Volvo Cars will become the first major non-Chinese automaker with full control over its Chinese operations, according to chief executive Hakan Samuelsson.
The automaker has signed an agreement with Geely Holding to acquire the parent company stake in the joint ventures in China, eventually taking full ownership of car manufacturing plants and sales operations.
The automaker said acquring the second 50% of the shares in Daqing Volvo Car Manufacturing and Shanghai Volvo Car Research and Development would further strengthen its position in China, its largest market, “and maximise exposure to one of the fastest-growing regions globally”.
The two JVs were already fully included in financial statements but Volvo’s share of their net income and equity would increase following the deal.
“[We] are continuously evaluating the best way to collaborate and structure operations within the wider group. This will create a clearer ownership structure within both Volvo Cars and Geely Holding,” said the latter’s CEO, Daniel Donghui Li.
The Swedish brand claimed to have grown “significantly faster” than the average market in China in recent years and would continue to invest in the country to maintain strong growth.
Following the transactions, Volvo Cars would have full ownership of car assembly factories in Chengdu and Daqing, the national sales company for China and an R&D facility in Shanghai.
The transactions would be completed in two steps, starting in 2022 when the joint venture requirement for auto manufacturing in China will be lifted, and expected to be formally completed in 2023.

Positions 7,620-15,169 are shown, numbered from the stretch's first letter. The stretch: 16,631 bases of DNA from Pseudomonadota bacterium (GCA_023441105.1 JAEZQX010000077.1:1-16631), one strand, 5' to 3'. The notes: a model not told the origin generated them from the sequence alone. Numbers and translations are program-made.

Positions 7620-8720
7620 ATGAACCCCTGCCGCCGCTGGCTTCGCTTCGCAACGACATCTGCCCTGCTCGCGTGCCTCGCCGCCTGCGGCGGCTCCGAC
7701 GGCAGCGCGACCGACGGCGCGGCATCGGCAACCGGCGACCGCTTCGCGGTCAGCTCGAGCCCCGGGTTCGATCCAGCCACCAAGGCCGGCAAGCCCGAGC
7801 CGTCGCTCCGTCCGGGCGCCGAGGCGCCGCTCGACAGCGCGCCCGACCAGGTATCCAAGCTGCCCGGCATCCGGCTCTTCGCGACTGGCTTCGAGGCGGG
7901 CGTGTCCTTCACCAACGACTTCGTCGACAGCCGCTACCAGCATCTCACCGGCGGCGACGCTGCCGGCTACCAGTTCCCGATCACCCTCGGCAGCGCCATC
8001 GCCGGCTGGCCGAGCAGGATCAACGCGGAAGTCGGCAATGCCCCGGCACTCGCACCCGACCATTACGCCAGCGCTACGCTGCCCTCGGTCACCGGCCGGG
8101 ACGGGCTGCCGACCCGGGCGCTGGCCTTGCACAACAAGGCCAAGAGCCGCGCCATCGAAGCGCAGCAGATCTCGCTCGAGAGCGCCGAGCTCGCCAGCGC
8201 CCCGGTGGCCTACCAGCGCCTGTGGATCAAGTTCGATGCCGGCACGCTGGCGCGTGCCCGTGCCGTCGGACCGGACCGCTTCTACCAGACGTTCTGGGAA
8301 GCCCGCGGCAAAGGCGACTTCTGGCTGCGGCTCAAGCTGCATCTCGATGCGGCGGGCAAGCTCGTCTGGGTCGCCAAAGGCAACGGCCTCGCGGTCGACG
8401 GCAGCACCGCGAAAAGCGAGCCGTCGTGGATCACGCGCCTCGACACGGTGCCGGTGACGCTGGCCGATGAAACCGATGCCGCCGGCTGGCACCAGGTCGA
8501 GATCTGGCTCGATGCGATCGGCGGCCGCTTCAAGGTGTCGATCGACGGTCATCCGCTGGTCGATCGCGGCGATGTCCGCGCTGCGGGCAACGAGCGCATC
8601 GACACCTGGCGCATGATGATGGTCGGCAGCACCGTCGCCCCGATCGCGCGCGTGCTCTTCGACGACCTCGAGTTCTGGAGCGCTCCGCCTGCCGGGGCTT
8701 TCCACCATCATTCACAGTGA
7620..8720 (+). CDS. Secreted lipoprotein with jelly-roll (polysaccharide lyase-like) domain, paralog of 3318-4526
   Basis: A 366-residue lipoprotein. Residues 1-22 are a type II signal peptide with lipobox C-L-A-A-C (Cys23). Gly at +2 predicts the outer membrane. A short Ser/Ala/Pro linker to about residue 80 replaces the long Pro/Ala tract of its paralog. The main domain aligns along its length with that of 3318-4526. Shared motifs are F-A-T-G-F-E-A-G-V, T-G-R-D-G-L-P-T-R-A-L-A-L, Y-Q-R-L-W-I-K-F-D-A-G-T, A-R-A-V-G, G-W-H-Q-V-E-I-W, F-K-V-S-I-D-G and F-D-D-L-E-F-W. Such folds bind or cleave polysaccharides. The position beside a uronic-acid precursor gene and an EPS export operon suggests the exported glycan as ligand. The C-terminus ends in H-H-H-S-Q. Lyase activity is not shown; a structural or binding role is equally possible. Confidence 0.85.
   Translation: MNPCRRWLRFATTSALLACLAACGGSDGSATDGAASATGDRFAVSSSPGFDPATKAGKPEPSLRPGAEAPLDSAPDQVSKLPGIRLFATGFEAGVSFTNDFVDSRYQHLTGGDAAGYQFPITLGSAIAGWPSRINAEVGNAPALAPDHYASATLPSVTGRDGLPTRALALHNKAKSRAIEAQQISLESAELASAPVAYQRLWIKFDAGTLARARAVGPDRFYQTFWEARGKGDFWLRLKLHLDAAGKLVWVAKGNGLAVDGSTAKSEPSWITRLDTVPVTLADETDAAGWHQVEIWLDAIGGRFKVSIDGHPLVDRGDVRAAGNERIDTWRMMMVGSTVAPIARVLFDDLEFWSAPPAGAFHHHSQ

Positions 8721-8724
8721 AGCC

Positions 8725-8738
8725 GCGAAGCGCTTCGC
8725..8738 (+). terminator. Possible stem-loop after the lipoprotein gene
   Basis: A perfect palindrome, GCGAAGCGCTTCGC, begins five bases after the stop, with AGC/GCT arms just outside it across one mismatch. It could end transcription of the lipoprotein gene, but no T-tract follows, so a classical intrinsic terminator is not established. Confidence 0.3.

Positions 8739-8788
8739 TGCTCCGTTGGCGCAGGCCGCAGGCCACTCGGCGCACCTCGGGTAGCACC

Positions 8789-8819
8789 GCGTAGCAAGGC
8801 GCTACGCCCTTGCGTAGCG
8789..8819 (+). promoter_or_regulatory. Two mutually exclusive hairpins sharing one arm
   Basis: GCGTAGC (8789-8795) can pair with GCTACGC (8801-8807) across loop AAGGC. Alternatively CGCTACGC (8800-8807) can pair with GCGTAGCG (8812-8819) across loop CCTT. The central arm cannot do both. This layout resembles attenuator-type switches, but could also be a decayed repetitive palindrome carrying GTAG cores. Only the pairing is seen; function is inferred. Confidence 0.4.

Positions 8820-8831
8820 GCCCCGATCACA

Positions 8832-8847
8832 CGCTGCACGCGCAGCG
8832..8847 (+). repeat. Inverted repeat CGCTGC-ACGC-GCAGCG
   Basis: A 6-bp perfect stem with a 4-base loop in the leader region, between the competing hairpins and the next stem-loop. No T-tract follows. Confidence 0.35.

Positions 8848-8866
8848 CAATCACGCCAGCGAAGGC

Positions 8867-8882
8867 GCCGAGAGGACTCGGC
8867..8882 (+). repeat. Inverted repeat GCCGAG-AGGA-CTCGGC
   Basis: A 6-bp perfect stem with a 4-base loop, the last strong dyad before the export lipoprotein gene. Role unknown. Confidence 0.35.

Regulatory approvals are required, employees and suppliers will not be affected directly and financial details won’t be disclosed.
A Reuters report noted Geely, which also owns a 9.7% stake in Daimler, had said earlier this year it was considering options for Volvo, including an IPO and stock market listing. Last February, Geely’s Hong Kong-listed unit Geely Automobile and Volvo Cars scrapped plans to merge.
Handelsbanken Capital Markets analyst Hampus Engellau told the news agency taking full control of the Chinese JVs could help smooth the way for a Volvo Cars IPO.
“The clearer the ownership structure is, and the clearer the stakeholders in the company look, the easier it gets for investors to consider what it is they are investing in,” he told Reuters.
The report said analysts expected other foreign automakers to strike similar deals in China when the requirement vehicle making be carried out with a local joint venture partner is lifted next year.
Rules for electric carmakers had already been lifted, allowing Tesla to make and sell vehicles via fully-owned operations in China, while Volkswagen gained control of an electric car unit in Hefei, Reuters added.
Volvo Cars 2020 sales in China rose 7.5% year on year to 166,617 cars. H1 2021 volume increased 44.9% compared with H1 2020, and by 40.1% compared with pre-Covid H1 2019.